Does Sheep Wool Insulation Make Sense for Your Portland Home?
When it comes to a remodel, insulation may not be the most glamorous aspect. But it’s critical to helping regulate temperatures in your home and conserving energy. But fiberglass and rockwool insulation aren’t your only options. Here’s a look at sheep wool insulation — and whether it may make sense for your Portland home.
What is Sheep wool insulation?
As the name suggests, the material is made from real sheep’s wool. This natural product is great at keeping out both extreme heat and extreme cold. But don’t confuse it with rockwool, also called mineral wool. That’s made from a base of basalt or diabase. The other common insulation material, fiberglass, is made from molten glass. Both are man-made products and contain some levels of volatile organic compounds (VOCs), which can cause lung and skin irritation. Since sheep wool derives from a natural base, it is free of these substances. However, it is often treated with additives to help make it fire retardant.
What are the benefits of using sheep wool?
It’s Highly effective
One of the biggest advantages to using sheep wool is that it’s a great insulator. Its natural ability to trap air creates a formidable barrier to harsh outdoor temperatures, helping to keep the inside of your home comfortable. It can also be installed in virtually any stud-built home, including in attic or loft spaces.
It’s a good noise reducer
Another benefit is that it’s highly effective at reducing noise. Its sound-dampening qualities are noted to be far better than other types of insulation, so it can be useful for something like a home office or media room.
Sheep wool insulation is also sustainable. The manufacturing process does not require a lot of energy or resources. In fact, research shows it uses up to 15% less energy to manufacture than fiberglass insulation. Plus, it can help decrease air pollution inside your home. The natural wool absorbs and can neutralize harmful and odors and substances, including VOCs like nitrogen dioxide and formaldehyde. It’s also 100% biodegradable.
It regulates humidity well
Due to its structure and permeability, wool works to repel water on its exterior while its interior is water tolerant. This means even if it gets wet, it is able to absorb the moisture and still be a very effective insulator. This is ideal for areas with high humidity, such as attics, as the wool can trap the humid, moist air then release it later, helping to regulate your home’s environment.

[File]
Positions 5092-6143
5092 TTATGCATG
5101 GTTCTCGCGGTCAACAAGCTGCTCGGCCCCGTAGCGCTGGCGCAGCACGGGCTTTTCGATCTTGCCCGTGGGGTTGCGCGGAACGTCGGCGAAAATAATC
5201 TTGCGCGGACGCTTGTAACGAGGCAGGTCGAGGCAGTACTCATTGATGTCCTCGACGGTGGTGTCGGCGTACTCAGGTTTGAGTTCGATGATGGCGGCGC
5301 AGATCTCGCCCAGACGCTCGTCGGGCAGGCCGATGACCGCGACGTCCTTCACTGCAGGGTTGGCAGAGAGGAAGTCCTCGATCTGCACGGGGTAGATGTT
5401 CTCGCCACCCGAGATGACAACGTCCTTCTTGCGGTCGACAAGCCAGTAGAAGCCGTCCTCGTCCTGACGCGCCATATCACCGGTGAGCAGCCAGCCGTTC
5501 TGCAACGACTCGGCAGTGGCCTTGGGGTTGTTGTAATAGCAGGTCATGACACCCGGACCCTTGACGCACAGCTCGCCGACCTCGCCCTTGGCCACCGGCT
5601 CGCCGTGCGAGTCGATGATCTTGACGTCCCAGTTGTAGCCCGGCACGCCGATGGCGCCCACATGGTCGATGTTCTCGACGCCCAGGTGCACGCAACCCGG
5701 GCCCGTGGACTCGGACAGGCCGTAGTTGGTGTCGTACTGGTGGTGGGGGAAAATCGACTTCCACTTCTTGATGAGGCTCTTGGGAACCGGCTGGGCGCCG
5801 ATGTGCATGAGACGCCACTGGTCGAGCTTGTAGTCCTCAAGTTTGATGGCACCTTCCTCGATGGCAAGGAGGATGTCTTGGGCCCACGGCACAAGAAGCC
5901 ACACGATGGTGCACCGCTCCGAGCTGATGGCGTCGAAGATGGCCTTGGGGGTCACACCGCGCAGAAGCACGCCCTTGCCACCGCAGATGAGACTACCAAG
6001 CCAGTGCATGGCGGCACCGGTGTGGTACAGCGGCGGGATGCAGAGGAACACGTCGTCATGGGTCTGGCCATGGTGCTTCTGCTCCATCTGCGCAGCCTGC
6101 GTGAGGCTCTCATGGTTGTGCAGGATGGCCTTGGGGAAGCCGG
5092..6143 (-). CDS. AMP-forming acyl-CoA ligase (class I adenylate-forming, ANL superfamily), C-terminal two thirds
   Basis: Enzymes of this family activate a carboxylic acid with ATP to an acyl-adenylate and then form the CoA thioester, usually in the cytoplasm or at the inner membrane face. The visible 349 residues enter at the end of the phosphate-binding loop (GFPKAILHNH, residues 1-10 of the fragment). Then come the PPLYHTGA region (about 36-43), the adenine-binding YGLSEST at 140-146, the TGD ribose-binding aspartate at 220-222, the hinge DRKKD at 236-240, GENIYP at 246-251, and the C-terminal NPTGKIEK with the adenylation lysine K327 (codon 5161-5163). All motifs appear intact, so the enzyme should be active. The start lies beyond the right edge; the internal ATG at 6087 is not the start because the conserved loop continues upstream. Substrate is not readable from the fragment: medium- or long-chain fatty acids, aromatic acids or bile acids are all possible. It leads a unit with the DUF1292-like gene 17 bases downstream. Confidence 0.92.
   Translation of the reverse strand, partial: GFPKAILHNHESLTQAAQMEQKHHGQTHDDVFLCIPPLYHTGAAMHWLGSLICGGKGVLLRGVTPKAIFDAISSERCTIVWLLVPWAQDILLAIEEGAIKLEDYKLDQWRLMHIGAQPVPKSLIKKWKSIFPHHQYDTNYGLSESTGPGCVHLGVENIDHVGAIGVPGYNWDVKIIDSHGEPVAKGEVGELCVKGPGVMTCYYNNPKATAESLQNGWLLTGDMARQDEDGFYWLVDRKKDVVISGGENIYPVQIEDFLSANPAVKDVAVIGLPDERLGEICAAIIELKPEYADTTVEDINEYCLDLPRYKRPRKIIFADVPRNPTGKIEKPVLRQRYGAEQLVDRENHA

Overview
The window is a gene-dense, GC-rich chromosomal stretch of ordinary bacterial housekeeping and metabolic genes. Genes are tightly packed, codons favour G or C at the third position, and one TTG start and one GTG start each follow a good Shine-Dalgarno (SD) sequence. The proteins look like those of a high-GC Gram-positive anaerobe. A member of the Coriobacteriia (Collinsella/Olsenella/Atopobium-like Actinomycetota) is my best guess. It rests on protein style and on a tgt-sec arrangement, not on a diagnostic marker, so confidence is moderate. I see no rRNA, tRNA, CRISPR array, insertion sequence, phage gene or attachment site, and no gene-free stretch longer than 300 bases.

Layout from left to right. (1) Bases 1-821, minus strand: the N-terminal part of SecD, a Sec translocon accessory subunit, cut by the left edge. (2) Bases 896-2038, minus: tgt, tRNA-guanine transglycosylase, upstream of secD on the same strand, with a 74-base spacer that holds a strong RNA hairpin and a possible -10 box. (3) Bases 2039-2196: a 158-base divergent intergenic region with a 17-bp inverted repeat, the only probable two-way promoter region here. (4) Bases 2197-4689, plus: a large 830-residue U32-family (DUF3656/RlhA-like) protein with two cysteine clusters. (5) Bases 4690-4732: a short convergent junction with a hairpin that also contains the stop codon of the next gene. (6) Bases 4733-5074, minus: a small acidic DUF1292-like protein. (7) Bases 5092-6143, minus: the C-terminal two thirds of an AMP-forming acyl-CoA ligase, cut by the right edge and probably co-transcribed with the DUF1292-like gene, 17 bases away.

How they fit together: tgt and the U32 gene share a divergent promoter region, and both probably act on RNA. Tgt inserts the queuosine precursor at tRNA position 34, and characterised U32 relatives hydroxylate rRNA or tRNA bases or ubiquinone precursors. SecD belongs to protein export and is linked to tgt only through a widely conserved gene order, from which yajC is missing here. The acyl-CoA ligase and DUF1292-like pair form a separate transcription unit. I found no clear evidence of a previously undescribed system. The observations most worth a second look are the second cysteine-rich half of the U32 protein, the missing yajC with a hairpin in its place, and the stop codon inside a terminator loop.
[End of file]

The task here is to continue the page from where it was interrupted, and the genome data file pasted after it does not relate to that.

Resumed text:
Sheep wool is highly resistant to tearing. Its natural elasticity essentially means it simply expands or retracts rather than breaks. That means it will last for years, keeping your home comfortable along the way. It’s also naturally resistant to mold and mildew since it can absorb and release moisture.
It’s naturally fire resistant
Sheep’s wool requires high levels of oxygen to burn due to its naturally high nitrogen and water content. If wool does combust, it swells, creating an insulating layer that prevents flames from spreading. In fact, it’s considered a self-extinguishing material as it resists flame temperatures below 1,040 degrees Fahrenheit. Still, as we noted, additives are often applied to further limit its flammability.
It has a good R-Value per inch
R-value is one way to measure the effectiveness of insulation. The higher its R-value, the more effective it is. Sheep wool is thick and dense, which contributes to a solid R-value between R-13 and R-19. That’s on par with or greater than comparable fiberglass, cellulose, or rockwool products.
What are some disadvantages?
White sheep wool insulation offers a host of benefits, they can come at a somewhat higher cost. Since the product is still relatively new and not as widely available as more common types of insulation, it may run you about 15% more. As with most products, as it becomes more widely used, costs should come down.
Is it a good option for my Portland home?
Given its durability, sheep wool insulation can last for the life of your home. Plus, its ability to naturally absorb moisture while still being highly effective make it an excellent choice for wet climates like the Pacific Northwest. And its sustainability can make your home attractive to environmentally-conscious buyers if you decide to sell at some point.
Are you thinking about a home remodel and aren’t sure where to start? We’d love to discuss your project. Simply schedule a conversation with us!